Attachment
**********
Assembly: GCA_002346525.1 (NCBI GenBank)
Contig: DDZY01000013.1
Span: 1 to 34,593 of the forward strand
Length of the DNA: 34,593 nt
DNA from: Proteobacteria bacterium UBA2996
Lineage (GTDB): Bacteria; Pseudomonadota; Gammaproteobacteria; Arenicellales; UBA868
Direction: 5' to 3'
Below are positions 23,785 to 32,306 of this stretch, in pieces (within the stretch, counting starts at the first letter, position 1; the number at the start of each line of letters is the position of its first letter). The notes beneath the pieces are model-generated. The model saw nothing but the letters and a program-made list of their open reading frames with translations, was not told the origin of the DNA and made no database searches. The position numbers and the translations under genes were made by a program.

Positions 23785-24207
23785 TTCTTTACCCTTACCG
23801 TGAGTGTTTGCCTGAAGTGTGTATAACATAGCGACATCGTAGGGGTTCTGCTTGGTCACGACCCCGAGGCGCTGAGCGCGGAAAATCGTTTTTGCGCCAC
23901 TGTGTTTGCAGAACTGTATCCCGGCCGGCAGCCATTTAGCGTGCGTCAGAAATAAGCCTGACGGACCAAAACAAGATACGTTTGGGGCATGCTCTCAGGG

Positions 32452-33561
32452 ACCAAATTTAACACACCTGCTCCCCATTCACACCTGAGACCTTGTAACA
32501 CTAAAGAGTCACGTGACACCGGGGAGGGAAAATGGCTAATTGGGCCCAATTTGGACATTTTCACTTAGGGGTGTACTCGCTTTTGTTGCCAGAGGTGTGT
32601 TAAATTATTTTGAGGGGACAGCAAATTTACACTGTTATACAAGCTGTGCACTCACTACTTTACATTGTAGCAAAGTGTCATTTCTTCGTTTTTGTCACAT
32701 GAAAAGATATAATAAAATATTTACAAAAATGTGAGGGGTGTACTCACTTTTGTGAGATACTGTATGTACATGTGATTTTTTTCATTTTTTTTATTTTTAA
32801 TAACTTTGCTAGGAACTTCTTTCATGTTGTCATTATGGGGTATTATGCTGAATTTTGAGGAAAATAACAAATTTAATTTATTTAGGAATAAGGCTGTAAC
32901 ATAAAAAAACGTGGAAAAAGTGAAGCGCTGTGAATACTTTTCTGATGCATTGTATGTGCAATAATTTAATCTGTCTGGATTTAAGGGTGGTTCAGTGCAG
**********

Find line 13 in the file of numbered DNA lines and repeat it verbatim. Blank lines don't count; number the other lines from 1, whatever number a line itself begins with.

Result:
Positions 32452-33561